Wednesday, February 11, 2009

The process of writing

Wednesday, February 11, 2009

I've developed a process to my writing.

It is not that I use a formula, but now, there are some things I do. I don't do them all the time. Some ideas may cause me to use a different way, but usually, here's what I do.

I spend a long time thinking, listing the main things I hope will occur in the story, the twist or idea I'm working on. I know that, as I write, things will change, but I have found you have to have something to write about. If I don't have an idea where I'm going, I start writing words just to fill the page.

Then I write, sometimes certain sections first, and then from the first chapter to the last. This is fun because things happen that I don't expect. Some things come out better than I'd hoped, and some things have to be thrown away or done over.

When I'm about half way through (which is where I am on the book I'm writing now), I go back and work through the first half to put in things which later writing suggests were needed in earlier chapters. I also clean up some of my grammatical and other errors. As I've gotten older I make mistakes I wouldn't have dreamed of as a younger person. Sometimes I use the wrong "to, two, too," for example, though I know the difference.

The kinds of mistakes I make now show me that I need to keep writing. Writing is a way of working the mind and not letting it deteriorate any faster than its normal processes dictate.

This first-half reworking refreshes the story in my mind and gets me ready for the second half.

So now I write the second half, usually quickly unless I get lazy.

After I finish the first draft of the book, I go back and rewrite, usually adding words. I don't write many words. My books are almost always too short to begin with. When I go back I find things which I wrote in a sort of shorthand, I assumed the reader knew what I already know in my mind. Those need to be expanded. Also, I add in detail, sounds, little natural actions.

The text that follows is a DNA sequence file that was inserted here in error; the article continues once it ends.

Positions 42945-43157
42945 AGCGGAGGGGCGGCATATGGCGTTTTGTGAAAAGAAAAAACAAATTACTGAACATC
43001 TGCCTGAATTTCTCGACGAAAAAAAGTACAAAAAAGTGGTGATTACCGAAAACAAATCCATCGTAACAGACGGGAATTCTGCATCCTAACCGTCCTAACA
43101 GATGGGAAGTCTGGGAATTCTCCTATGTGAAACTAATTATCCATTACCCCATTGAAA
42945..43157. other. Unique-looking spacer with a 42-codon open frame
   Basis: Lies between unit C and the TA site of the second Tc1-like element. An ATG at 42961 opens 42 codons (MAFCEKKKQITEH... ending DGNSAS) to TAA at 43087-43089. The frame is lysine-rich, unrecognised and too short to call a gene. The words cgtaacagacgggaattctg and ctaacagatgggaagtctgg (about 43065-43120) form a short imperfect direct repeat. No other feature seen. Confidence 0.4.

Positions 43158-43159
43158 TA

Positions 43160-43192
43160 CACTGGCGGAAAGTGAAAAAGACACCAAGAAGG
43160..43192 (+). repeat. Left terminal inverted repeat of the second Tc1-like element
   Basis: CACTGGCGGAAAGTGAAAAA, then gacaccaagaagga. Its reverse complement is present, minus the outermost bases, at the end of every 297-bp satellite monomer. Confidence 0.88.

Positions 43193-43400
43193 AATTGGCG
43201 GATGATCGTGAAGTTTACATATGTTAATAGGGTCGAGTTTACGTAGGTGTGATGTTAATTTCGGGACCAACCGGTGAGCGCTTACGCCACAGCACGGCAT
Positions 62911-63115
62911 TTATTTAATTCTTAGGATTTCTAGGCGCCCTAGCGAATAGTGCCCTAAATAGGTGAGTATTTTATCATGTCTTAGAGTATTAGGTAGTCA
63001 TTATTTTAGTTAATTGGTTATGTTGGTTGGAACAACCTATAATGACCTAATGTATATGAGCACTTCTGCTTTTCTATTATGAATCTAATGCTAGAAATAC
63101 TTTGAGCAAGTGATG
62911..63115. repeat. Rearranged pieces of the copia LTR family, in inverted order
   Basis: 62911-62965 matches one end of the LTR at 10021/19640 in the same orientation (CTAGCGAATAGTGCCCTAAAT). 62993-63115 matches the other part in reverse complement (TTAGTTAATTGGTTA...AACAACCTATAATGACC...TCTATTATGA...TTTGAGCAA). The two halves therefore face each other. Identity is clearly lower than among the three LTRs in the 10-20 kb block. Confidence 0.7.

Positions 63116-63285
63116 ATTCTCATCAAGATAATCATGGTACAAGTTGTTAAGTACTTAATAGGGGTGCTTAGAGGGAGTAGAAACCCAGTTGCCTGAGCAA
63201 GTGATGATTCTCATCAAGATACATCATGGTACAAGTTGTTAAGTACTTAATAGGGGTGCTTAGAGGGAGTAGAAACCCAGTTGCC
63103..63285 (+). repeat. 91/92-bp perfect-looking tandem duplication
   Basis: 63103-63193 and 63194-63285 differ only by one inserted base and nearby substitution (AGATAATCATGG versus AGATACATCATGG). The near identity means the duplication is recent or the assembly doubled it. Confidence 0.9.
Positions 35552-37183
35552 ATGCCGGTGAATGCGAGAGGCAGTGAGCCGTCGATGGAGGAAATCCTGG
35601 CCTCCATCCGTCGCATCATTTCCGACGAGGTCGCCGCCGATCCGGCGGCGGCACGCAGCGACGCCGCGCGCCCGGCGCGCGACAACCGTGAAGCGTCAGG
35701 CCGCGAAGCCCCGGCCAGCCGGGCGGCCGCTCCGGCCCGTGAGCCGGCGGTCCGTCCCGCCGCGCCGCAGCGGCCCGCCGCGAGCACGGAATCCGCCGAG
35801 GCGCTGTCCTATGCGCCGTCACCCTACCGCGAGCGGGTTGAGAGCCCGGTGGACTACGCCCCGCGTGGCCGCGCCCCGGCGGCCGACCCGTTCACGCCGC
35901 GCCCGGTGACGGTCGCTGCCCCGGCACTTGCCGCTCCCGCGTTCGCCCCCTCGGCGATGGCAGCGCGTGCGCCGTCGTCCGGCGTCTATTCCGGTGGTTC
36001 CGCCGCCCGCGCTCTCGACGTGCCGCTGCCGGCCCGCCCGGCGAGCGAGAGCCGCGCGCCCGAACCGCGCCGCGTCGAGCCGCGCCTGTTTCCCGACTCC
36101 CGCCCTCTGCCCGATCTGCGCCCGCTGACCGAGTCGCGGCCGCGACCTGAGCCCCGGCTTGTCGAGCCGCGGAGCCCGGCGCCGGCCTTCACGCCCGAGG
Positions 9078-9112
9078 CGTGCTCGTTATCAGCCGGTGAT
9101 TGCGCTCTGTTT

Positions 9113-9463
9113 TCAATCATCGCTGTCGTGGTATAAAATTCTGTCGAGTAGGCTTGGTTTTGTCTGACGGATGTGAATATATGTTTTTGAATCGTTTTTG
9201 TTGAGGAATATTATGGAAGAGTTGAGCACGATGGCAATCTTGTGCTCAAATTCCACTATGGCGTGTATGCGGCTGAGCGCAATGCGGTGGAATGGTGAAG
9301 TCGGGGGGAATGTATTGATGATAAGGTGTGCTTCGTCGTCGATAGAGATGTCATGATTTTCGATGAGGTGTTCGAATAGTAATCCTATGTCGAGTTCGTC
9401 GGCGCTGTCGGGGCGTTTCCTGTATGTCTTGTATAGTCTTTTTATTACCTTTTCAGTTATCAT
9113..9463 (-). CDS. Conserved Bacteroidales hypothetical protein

Most of my books are just over 60,000 words. Those are the kinds of books I most like to read, quick, lean stories. I read all kinds. I'm reading a Batya Gur now. She certainly is not a quick, lean read. But I love her writing.

Then I go back and work on such things as form and style. Have I always used or not used capitals when I write things like Sunrise State Hospital? Am I overusing a word (like "then" in this writing). Thank God for the search feature on the computer.

Does all this make my writing better? Maybe yes, but in another way, maybe no. What makes the writing work for me, and what makes it fun, is for it to have real and interesting characters, events I didn't plan. They just came along because of the nature of the story. These events give the story life.

The approach I use just helps me have a plan and get at it in the first place. It may make my writing a little more professional.

The process doesn't guarantee anything. It's just the way I do it.



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